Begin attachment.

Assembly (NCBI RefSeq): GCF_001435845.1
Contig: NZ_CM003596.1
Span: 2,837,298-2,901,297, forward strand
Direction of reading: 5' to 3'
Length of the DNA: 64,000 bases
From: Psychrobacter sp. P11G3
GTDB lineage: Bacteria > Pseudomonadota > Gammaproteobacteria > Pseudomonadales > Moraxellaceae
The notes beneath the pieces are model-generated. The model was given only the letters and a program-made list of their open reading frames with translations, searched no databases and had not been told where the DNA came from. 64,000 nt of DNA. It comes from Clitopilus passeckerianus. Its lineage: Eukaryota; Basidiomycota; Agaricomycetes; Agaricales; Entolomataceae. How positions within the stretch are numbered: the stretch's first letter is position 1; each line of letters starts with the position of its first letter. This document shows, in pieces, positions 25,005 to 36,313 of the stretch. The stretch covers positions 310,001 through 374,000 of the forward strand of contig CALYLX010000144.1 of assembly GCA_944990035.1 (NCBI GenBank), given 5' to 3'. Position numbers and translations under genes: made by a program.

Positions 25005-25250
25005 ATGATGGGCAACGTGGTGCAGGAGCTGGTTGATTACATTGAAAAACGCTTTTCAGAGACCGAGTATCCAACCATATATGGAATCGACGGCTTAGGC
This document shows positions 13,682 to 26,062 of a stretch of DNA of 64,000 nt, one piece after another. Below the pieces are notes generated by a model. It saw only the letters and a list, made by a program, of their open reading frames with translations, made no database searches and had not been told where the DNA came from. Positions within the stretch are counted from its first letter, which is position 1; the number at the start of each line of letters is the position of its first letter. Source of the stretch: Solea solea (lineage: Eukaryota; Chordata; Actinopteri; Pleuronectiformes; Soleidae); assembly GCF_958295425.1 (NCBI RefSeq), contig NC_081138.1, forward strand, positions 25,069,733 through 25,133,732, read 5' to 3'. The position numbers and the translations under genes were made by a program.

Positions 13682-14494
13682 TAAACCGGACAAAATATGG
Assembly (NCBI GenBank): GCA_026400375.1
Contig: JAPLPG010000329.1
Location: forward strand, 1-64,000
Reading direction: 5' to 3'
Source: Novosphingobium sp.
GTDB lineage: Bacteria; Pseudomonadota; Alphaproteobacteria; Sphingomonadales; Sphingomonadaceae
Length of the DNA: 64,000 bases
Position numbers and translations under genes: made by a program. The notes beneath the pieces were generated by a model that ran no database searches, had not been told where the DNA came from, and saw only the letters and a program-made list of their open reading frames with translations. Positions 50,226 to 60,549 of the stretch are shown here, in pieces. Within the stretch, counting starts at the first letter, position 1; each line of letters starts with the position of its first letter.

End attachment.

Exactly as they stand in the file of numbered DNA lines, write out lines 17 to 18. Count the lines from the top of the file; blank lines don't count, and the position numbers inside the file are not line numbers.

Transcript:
Reading direction: 5' to 3'
Source: Novosphingobium sp.